American Life in Poetry: Column 056
BY TED KOOSER, U.S. POET LAUREATE
When I complained about some of the tedious jobs I had as a boy, my mother would tell me, Ted, all work is honorable. In this poem, Don Welch gives us a man who’s been fixing barbed wire fences all his life.
At the Edge of TownHard to know which is more gnarled,
the posts he hammers staples into
or the blue hummocks which run
across his hands like molehills.
Work has reduced his wrists
to bones, cut out of him
the easy flesh and brought him
down to this, the crowbar’s teeth
caught just behind a barb.
Again this morning
the crowbar’s neck will make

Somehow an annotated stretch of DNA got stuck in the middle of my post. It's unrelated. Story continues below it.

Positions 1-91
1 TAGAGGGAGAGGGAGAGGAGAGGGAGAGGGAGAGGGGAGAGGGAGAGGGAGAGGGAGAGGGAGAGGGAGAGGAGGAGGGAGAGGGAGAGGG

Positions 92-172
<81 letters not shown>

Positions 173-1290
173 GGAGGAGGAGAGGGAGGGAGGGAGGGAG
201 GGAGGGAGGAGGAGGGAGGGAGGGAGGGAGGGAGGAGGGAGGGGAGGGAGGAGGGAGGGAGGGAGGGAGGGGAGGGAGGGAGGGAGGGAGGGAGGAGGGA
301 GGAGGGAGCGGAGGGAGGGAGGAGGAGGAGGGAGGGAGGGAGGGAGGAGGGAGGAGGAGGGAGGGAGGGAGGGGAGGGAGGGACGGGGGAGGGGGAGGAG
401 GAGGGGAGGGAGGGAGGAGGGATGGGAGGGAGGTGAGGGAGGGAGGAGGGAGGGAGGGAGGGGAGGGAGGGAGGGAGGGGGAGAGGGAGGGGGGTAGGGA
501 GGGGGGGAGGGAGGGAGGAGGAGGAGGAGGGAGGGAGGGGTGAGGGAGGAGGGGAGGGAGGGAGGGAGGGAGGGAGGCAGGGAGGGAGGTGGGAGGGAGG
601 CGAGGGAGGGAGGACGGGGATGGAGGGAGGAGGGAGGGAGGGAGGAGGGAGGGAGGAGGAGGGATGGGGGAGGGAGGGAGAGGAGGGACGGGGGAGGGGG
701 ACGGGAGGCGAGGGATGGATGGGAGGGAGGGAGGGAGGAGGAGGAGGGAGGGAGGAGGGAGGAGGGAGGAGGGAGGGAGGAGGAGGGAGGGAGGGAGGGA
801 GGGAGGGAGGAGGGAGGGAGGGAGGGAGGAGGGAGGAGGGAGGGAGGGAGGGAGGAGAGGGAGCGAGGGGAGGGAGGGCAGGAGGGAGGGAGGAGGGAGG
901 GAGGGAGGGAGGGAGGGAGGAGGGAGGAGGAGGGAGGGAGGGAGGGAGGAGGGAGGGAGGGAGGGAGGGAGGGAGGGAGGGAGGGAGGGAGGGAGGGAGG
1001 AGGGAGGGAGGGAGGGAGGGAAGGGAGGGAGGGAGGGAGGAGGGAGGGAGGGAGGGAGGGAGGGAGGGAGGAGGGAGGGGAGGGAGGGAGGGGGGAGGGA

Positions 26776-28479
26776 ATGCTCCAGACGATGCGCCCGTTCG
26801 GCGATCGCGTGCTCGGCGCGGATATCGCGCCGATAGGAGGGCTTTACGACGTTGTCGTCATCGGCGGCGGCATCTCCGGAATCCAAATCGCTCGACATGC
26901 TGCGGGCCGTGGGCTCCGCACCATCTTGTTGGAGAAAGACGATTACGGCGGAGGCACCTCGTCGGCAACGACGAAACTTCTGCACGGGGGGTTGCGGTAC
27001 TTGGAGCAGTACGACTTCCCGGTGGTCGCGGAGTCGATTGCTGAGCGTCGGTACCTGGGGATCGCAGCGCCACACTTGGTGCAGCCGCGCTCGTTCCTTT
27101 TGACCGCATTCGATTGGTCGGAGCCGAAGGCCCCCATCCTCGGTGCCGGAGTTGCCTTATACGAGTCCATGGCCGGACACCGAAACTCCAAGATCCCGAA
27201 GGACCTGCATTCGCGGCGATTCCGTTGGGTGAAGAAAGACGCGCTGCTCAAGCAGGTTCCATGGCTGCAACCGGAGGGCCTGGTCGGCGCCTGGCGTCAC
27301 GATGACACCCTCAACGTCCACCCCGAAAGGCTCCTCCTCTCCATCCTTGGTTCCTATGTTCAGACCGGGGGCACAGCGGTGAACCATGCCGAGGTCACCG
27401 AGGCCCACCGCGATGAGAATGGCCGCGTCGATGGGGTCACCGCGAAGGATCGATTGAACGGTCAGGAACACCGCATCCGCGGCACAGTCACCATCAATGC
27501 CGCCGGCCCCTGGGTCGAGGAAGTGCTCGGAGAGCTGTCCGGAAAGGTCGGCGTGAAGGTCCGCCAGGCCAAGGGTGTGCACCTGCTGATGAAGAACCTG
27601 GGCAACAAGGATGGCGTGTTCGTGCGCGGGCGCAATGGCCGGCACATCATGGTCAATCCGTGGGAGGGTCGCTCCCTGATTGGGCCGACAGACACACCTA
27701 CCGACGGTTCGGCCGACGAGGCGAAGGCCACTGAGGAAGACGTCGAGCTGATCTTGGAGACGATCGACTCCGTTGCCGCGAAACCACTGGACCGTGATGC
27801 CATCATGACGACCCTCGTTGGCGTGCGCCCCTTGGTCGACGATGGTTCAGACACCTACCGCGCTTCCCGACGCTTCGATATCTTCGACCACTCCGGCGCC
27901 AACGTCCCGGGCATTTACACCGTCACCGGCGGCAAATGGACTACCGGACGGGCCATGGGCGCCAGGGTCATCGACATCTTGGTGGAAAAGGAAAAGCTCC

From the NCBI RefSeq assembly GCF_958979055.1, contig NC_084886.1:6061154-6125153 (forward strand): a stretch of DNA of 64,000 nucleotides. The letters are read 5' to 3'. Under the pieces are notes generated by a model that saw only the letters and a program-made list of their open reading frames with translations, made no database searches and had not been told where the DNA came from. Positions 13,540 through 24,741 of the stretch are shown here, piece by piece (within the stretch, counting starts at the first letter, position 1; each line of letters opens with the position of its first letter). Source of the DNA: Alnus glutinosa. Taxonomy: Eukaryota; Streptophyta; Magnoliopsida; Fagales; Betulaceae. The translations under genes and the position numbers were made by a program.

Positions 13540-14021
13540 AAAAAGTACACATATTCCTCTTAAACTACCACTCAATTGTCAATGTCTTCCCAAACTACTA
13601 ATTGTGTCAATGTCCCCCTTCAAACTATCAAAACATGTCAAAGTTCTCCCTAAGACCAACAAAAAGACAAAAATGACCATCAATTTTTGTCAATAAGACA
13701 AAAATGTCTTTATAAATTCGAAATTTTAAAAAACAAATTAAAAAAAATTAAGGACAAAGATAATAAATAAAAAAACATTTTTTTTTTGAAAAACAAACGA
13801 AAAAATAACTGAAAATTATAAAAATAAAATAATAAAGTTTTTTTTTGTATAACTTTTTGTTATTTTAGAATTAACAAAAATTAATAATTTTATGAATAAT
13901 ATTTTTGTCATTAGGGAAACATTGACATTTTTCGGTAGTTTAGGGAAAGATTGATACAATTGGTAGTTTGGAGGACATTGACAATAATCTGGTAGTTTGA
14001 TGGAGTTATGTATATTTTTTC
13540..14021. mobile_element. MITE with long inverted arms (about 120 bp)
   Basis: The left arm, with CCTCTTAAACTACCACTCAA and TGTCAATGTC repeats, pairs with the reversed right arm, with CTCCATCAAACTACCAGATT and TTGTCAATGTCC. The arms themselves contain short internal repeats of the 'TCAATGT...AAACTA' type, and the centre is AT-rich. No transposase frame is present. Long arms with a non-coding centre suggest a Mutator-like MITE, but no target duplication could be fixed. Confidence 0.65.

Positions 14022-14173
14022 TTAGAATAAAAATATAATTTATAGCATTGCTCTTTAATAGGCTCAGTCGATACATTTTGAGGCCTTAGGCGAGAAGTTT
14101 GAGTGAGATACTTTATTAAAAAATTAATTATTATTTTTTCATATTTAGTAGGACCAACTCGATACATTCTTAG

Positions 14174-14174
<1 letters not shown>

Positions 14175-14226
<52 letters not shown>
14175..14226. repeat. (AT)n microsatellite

its blue slip into wood,
there will be that moment
when too much strength
will cause the wire to break.
But even at 70, he says,
he has to have it right,
and more than right.
This morning, in the pewter light,
he has the scars to prove it.
We do not accept unsolicited submissions. American Life in Poetry is made possible by The Poetry Foundation (www.poetryfoundation.org), publisher of Poetry magazine. It is also supported by the Department of English at the University of Nebraska-Lincoln. From Gutter Flowers, Logan House, 2005. Copyright © 2005 by Don Welch and reprinted by permission of Logan House and the author. Introduction copyright © 2020 by The Poetry Foundation. The introduction's author, Ted Kooser, served as United States Poet Laureate Consultant in Poetry to the Library of Congress from 2004-2006.